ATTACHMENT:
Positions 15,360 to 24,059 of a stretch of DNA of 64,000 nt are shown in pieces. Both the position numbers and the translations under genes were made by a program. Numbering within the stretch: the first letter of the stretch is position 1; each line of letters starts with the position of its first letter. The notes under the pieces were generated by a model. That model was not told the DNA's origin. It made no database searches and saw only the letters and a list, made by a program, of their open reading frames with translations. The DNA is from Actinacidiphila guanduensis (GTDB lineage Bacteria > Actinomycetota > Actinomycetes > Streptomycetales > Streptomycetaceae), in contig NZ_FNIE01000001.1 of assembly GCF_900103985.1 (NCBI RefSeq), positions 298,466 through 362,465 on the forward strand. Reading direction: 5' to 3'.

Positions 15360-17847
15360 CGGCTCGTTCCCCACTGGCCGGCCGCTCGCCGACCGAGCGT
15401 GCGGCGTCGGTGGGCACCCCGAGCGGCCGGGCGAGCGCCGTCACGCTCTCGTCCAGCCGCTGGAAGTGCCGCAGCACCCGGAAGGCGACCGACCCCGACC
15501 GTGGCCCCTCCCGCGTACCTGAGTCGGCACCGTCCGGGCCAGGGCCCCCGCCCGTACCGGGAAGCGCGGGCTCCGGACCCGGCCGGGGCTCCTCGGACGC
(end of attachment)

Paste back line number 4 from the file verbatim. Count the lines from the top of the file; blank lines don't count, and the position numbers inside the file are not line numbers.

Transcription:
15401 GCGGCGTCGGTGGGCACCCCGAGCGGCCGGGCGAGCGCCGTCACGCTCTCGTCCAGCCGCTGGAAGTGCCGCAGCACCCGGAAGGCGACCGACCCCGACC